Canada’s successful effort to repeal laws that curtail freedom of speech demonstrates that restoring free speech is possible, but far from guaranteed. It’s taken their Conservative government six years to take action on an unpopular law which clearly limits free expression.
Section 13 of the Canadian Human Rights Act was introduced in 1977. It prohibited acts which are ‘likely to expose a person or persons to hatred or contempt’ on the basis of their race or religion. The law was later amended to specifically include material published on the internet. It is replicated across Canada at the provincial level. And it is enforced by Canada’s extensive network of human rights commissions.
In 2008 these laws were most famously used against columnist Mark Steyn. Steyn’s column for Maclean’s magazine had raised the ire of the Canadian Islamic Congress, who argued it was offensive to Muslims. Steyn’s article was in fact an excerpt from his bestselling book, America Alone, and concerned the global ambitions of radical Islamists. Complaints were made to the Canadian, Ontario and British Columbia human rights commissions. The complaints were not taken up by the Ontario or Canadian commissions, but the commission in British Columbia thought the column was worthy of investigation. And so, over five days in June 2008, Mark Steyn was hauled before human rights bureaucrats and questioned about his journalism.
Ultimately, and luckily for Steyn, the tribunal decided he was in the clear, although not without several parting shots at his article. Another journalist, magazine publisher and TV-host Ezra Levant, was subject to similar investigation which also ended without official censure. Both cases attracted considerable media attention and debate, and contributed to the collapse of public support for the law. Conservative organisations and some media outlets have campaigned against the law. Also unhelpful to supporters of section 13 was the revelation that a former employee of the Canadian Human Rights Commission was himself responsible for a considerable portion of the complaints under the law.
But despite the election of the Conservative government of Stephen Harper in 2006, it was not until 2012 that a bill to fix the law was introduced. Even then, it was not part of the government’s official legislative agenda, but rather the pet-project of a Conservative backbencher. Eventually, with the support of the government, the repeal of section 13 passed Canada’s House of Commons in June 2012.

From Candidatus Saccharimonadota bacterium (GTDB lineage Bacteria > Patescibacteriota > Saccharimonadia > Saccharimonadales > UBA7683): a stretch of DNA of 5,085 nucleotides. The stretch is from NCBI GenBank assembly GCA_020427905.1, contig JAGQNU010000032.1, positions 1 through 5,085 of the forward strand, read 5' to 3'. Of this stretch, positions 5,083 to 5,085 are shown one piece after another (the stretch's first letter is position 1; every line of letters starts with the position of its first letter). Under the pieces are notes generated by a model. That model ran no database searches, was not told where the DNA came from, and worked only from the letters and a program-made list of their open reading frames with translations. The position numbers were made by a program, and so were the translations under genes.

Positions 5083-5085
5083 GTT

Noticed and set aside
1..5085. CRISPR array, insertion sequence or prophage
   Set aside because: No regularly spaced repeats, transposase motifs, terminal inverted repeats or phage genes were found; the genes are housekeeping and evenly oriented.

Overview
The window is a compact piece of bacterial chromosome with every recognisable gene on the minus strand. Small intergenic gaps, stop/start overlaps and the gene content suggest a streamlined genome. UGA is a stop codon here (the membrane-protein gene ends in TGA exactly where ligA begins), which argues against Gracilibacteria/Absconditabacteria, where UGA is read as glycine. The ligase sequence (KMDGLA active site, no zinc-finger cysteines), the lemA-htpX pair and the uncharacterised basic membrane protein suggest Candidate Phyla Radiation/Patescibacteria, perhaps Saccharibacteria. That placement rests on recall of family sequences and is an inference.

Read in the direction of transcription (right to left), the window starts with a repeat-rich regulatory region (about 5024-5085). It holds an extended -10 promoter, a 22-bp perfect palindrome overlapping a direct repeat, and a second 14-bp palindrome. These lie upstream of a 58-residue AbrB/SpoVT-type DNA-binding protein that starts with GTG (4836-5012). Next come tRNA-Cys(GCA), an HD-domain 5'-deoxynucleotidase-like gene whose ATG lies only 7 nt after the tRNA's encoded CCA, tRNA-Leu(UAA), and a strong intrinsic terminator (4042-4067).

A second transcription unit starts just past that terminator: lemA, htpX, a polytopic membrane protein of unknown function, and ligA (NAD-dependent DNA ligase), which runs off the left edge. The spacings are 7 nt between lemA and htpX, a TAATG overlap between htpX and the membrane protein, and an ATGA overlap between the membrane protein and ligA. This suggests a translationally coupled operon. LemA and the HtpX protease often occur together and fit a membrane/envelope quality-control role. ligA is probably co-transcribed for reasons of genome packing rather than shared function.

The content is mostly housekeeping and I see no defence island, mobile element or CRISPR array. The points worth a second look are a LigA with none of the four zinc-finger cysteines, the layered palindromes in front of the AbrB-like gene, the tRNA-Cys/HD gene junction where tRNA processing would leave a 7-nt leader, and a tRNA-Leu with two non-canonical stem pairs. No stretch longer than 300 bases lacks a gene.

While this is a significant victory for free speech, there are three important caveats. Firstly, even though the Conservative party has a majority in the Senate, it has not yet found the votes to pass the repeal through the upper chamber. Secondly, despite supporting this effort, Harper’s government has simultaneously expanded the budget of its human rights commission—the very agency responsible for enforcing these anti-free speech laws. And thirdly, the web of complementary laws at the state level look set to remain in place.
Even as we celebrate the defeat of Nicola Roxon’s anti-discrimination laws, which would have gone much further than Canada’s legislation, there remain important lessons for Australia from Canada’s experience.
Section 18c, the law used against Andrew Bolt, was an amendment to the Racial Discrimination Act moved by the Keating government in 1995. At the time it was opposed by the Liberal and National parties. Yet upon their election to government in 1996 they did nothing to rectify the law. The 2011 case against Bolt has served as a catalyst for public concern in much the same way the cases against Steyn and Levant did in Canada. Encouragingly, opposition leader Tony Abbott has promised that if elected, his government will repeal section 18c to ensure that no one is hauled before the courts again for simply expressing an opinion.
It remains to be seen, however, how much of a priority this will be for an incoming Abbott government, or what it will do if the repeal is blocked by the Senate. It’s also not yet clear what the new government will do with Australia’s Human Rights Commission, which aggressively lobbied in favour of Roxon’s anti-free speech bill, and routinely fails to defend the human right of freedom of speech. And like Canada’s provinces, all Australian states have passed similar laws which threaten free speech, and no state government has demonstrated any willingness to address this.
Supporters of free speech must remain vigilant if we are to capitalise on recent victories. The rollback of laws which restrict our freedoms is far from assured.